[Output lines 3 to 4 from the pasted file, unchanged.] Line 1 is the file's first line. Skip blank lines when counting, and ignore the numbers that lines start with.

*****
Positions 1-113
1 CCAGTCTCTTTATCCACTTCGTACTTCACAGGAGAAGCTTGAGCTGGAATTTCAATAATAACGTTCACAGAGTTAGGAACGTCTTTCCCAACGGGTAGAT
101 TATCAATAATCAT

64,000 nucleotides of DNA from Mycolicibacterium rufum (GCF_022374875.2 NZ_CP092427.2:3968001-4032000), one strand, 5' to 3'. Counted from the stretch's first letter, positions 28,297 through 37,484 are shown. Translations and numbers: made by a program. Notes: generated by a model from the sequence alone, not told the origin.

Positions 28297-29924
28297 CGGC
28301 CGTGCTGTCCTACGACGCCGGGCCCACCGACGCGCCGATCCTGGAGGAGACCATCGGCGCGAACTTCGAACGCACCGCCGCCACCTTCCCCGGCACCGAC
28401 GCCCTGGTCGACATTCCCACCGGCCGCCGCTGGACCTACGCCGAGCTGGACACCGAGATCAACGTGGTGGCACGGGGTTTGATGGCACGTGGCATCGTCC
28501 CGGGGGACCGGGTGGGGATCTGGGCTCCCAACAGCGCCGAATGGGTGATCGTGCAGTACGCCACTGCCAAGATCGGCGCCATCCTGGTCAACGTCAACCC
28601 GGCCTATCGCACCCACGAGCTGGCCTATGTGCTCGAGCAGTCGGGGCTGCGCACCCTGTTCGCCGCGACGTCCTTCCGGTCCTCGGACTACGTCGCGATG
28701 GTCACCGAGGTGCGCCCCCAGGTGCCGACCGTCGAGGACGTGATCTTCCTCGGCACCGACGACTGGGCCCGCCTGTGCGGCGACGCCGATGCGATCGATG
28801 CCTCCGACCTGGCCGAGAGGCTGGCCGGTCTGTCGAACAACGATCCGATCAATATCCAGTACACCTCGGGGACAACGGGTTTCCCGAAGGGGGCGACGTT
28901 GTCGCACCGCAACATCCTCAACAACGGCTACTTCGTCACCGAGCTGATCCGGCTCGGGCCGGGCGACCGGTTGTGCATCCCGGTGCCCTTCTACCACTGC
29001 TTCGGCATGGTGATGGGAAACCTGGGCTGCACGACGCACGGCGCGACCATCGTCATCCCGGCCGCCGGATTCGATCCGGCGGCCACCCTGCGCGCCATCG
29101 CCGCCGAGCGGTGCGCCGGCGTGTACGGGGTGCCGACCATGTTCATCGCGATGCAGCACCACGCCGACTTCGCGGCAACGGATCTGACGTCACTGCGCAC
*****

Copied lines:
101 TATCAATAATCAT

64,000 nucleotides of DNA from Mycolicibacterium rufum (GCF_022374875.2 NZ_CP092427.2:3968001-4032000), one strand, 5' to 3'. Counted from the stretch's first letter, positions 28,297 through 37,484 are shown. Translations and numbers: made by a program. Notes: generated by a model from the sequence alone, not told the origin.